Review: 2020 BMW X3 Hybrid – a plug gets added to the popular SAV
BMW has been slowly electrifying all of its vehicles. The small X3 crossover has been a popular staple in the automaker's lineup for a few years, offering family-sized luxury with BMW’s signature driver’s focus. Now the X3 has a plug-in option, the X3 Hybrid.
The vehicle builds on the well-done X3 "sport activity vehicle" (SAV) models, which have spacious interiors, good performance, and eye-catching good looks. The standard X3 (the sDrive30i) is powered by a 2.0-liter four-cylinder engine and eight-speed automatic transmission in front-wheel drive. Its xDrive30i twin is the same, but adds all-wheel drive. Both have 248 peak horsepower (185 kW). Then there’s the M series for the X3, starting with the M40i and going to the M and the M Competition, all of which use a 3.0-liter six-cylinder with an eight-speed automatic. Power outputs range from 382 to 503 horsepower (285-375 kW).
The 2020 BMW X3 Hybrid, also known as the xDrive30e, adds about 40 horsepower to the total output of the standard X3 model (boosting it to 288), which more than makes up for the added weight of the battery and electronics that come with the plug. The added electronics give the X3 Hybrid about 18 miles (29 km) of all-electric driving (EPA estimated), but the xDrive30e then becomes less fuel-efficient under gasoline power than its standard gasoline counterpart. So the efficiency return is a mixed bag.
The comparable BMW X3 xDrive30i, the "base model" all-wheel drive option, is EPA-rated at 27 mpg combined (8.7 l/100km), with 25 mpg in the city and 29 mpg on the highway. The xDrive30e plug-in hybrid has a total combined rating of 60 MPG-equivalent (3.9 l/100km). Assuming a standard daily commute of 15 miles (24 km), most X3 Hybrid owners would be able to do most of their driving without using any gas. Reality, of course, interferes, adding things like cold weather, in-cabin electronics use, and deviations from the regularly scheduled drive pattern ... never mind the "I forgot to plug in" problem.
That’s where fuel economy gets a little sketchier. The EPA says that the hybrid receives 24 mpg (9.8 l/100km) when running on its gas engine. That’s significantly lower than the 27 that the standard gas model uses. Noted during our time with the X3 xDrive30e was that cold weather and highway driving significantly affect the efficiencies listed. With a full charge and a roundtrip freeway run of 22 miles (35 km) at 75 mph (121 km/h), we achieved only 25.3 mpg (9.3 l/100km). We noted that on freeway onramps, the engine started up (even with a full battery) and would run during much of the higher-speed driving. In everyday driving, the engine would run intermittently to power cabin heating (it is winter in Wyoming, after all) and so forth.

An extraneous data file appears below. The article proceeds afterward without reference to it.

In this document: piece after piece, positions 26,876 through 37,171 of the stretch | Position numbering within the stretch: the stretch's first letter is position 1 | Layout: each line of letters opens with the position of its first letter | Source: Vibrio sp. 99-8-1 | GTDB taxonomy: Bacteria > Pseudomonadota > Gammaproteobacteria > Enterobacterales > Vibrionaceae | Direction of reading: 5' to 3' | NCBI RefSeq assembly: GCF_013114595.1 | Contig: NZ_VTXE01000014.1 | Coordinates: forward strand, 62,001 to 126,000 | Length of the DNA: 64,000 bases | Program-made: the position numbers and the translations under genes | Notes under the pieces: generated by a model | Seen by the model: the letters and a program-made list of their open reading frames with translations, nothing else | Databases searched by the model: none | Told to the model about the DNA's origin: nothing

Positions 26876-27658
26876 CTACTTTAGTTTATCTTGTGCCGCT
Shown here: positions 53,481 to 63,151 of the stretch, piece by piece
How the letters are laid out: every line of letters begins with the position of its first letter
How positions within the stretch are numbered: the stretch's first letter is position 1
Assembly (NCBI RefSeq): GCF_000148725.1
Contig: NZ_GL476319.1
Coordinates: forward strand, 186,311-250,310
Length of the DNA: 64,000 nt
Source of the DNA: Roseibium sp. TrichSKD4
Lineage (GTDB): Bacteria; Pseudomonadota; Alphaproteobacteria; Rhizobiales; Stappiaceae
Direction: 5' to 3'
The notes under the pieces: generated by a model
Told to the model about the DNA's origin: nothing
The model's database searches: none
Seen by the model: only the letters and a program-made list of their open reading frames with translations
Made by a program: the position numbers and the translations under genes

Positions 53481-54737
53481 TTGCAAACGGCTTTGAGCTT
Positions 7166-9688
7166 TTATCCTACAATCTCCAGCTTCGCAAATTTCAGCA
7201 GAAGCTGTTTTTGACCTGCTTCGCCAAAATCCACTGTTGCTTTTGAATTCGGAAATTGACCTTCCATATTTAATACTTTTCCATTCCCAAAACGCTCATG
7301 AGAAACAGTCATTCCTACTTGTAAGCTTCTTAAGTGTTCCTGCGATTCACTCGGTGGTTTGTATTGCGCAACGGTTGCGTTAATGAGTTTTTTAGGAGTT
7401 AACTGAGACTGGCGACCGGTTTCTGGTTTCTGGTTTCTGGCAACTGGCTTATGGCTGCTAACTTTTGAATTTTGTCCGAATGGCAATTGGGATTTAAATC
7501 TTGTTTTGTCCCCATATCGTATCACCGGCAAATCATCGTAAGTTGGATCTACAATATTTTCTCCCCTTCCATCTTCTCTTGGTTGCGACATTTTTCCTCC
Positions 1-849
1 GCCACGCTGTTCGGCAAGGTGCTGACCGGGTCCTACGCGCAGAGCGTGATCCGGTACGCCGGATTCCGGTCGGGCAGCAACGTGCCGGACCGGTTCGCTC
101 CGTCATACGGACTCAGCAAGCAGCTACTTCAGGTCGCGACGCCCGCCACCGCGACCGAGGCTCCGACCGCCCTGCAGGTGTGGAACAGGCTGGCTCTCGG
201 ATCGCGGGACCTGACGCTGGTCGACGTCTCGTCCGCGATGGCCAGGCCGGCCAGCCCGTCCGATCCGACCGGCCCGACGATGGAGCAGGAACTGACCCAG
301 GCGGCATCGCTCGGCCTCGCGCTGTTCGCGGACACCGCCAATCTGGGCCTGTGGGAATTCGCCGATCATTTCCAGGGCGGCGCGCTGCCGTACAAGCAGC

Yet for all of that, the plug-in hybrid X3 and its 12-kWh battery are a great option. When driving on the daily and not at freeway speeds, the X3 returned excellent fuel economy results. While more difficult to measure, our returns at high altitude and in-city driving were very good, closing in on that 60 MPGe EPA estimate with a daily plug-in. Charging the X3 requires about 12 hours on a standard 120V household outlet and about 3.5 hours at a level 2 charging station. That’s assuming the battery is empty. Most of our charge times were significantly lower than those, as we rarely used all of the battery’s range in normal daily driving around town.
The 2020 BMW X3 Hybrid has only one trim level, but comes packed with standard features for its US$49,600 price tag. Sporting premium amenities like three-zone climate control, BMW sport seating for the driver and front passenger, a 10.25-inch infotainment display, 12-speaker audio, wireless Apple CarPlay and Android Auto, plus forward collision warning with emergency braking, the X3 Hybrid starts out pretty fine. With nearly all options added, though, our test model rang in at $63,000 and change.
Having driven the X3 before in its gasoline model, our assessment here is that adding the plug will probably be a good thing for most drivers. The roughly $6,000 premium paid to get that plug and battery may not always make sense, but many drivers may see enough of a boost in drive quality and (maybe) efficiency to make up for it.
Product Page: 2020 BMW X3